An ordinance by the McAllen City Commission approved earlier this year aims to protect the quality of its surface water by reducing the pollutants discharged into the City of McAllen’s storm drainage system by residents, businesses and construction sites. The ordinance, which was approved at the McAllen City Commission meeting of January 14, 2019, complies with both federal and state mandates on surface water quality as established by the Environmental Protection Agency through the National Pollutant Discharge Elimination System (NPDES) permit which is regulated at the state level by the Texas Commission on Environmental Quality.
According to Delilah Martinez, stormwater coordinator for the City of McAllen Public Works Department, the stormwater management ordinance is designed to help the community develop approved erosion and sediment control plans, as well as reduce pollutants such as trash and recycling; oil, paint or other chemicals; yard and pet waste; and construction debris from entering the public storm sewer system. This ordinance requires construction sites to implement approved erosion sediment control plans; residents and business to follow best management practices in their daily activities regarding landscaping and pet waste pick-up; and for developments to properly maintain their private detention ponds and swales.
While Martinez has already been on education campaign with the youngest in McAllen – her 4th grade stormwater art project “STop pollution! Only Rain down the storm drain, McAllen!” [STORM] – has already identified four new McAllen I.S.D. schools this year that will join Roosevelt Elementary in designing and painting their own storm drain inlet with its all-important message, it is reaching the adults that will take some time and effort, to make sure that no one is violation of the ordinance. This is why City of McAllen Public Works stormwater officials will continue their outreach to the community with the “Only Rain Down the Drain” education campaign to ensure that all businesses and residents are aware of the ordinance specifics and more importantly, that everyone is in compliance with the ordinance.
“As our awareness of not only our environment, but also, our action on the environment grows, we are better able to adjust our habits and practices so that we can protect our most precious natural resource, our water system,” said Martinez.
For residents, it is important that they or their gardeners make sure to collect the yard waste, either grass clippings or their raked leaves, and do NOT let them just fall into the storm drain inlet. In fact, residents can utilize the brown paper bags designed for yard waste offered for free by the City of McAllen at the McAllen Public Works Recycling Center, 4101 N. Benston Road or at variousCity facilities around time, including: McAllen City Hall, 1300 W. Houston Avenue; Lark Community Center, 2601 Lark Avenue; Las Palmas Community Center, 1921 N. 25th Street; and
Palmview Community Center, 3401 Jordan Rd. W. Those bags are collected once a month by the McAllen Public Works crews and recycled into Nature’s Organics compost, which residents can later purchase at $1.75 for a 40-pound bag.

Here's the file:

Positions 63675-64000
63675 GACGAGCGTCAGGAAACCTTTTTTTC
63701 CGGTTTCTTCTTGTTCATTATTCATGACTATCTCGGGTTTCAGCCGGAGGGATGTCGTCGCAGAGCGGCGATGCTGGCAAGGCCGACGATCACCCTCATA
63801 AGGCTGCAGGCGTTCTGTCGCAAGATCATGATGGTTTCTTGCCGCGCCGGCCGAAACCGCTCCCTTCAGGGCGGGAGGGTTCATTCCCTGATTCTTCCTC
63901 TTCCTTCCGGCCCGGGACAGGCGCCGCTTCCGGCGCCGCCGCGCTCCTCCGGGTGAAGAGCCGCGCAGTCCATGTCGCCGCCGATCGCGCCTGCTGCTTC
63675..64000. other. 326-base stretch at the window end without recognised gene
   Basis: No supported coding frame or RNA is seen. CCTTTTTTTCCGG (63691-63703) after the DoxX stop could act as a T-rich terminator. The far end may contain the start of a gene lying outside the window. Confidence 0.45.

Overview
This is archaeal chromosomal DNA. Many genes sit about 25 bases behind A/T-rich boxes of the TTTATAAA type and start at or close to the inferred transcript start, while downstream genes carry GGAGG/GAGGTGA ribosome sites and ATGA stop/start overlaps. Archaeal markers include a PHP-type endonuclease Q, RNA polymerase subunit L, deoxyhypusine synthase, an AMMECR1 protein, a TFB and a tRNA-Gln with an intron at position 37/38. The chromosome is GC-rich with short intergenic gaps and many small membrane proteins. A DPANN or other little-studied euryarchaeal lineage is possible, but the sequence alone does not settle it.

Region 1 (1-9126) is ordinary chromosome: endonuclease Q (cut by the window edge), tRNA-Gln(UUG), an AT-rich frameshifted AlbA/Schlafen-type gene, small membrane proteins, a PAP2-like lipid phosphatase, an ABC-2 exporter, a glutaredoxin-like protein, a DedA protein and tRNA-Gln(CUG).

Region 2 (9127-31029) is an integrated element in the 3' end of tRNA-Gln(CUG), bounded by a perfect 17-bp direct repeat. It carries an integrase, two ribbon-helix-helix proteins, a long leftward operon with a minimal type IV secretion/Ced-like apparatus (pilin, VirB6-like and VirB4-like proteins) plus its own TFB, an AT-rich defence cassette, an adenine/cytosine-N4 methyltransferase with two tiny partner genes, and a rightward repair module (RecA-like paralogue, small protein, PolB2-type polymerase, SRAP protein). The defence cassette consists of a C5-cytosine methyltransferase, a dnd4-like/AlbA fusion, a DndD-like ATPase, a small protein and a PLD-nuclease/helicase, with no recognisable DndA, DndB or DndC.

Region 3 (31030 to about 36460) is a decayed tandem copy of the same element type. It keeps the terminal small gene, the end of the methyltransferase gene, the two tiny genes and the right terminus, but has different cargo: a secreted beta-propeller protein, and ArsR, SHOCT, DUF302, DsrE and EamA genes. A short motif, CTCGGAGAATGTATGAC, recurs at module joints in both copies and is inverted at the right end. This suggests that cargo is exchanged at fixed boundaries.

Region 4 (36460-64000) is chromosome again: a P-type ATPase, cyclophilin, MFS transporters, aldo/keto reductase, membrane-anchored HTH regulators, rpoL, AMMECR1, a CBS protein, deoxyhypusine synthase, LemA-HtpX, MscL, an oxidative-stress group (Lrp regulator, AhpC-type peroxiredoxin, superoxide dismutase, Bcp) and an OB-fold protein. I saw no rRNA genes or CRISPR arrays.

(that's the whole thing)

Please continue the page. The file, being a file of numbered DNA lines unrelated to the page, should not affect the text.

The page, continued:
Residents with dogs should also make sure that they “Scoop the poop!” and not leave their dog waste in neighbor’s yards, right-of-ways or in parks and trails. Contrary to popular belief, most dog excrement is actually not biodegradable because of the high protein diets most pets enjoy. Most commercial dog food contains added protein and other nutrients that actually render the waste non-biodegradable.
“This pet excrement is definitely something that we don’t want getting into our water shed, so please, pick up after your dogs!” said Steven Kotsatos, Director, City of McAllen Health & Code Enforcement Department.
Residents should also make sure that their trash cans lids are secure so that on those windy McAllen days, trash and recycling stays in their proper containers and doesn’t end up in the storm drain system.
Residents and businesses alike need to make sure not to dump paint, oils or other chemicals and allow it to run off on the street and into the storm drain; this is an absolute no!
Construction companies will have to pay special attention to their new build areas and not allow any debris from their building materials or ground erosion from any of their land disturbance activities, such as clearing and grubbing; grading; excavating; and demolition, fall into the storm drain.
Fines are set at no more than $500 for each offense.
To help educate the developers on best practices to avoid these offenses, Martinez and a team of employees from the City of McAllen Engineering, Building and Public Works departments have been doing presentations at various community, industry and civic organizations around town, to better explain and define all of the elements of the new stormwater ordinance, so that residents and businesses alike are all aware and in compliance. To have this presentation at your next meeting, contact Martinez at 681-4000.
This stormwater ordinance complies with the Clean Water Act of the Water Pollution Control Act (33 U.S.C. §1251 et. seq.).
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@cityofmcallen McAllen TX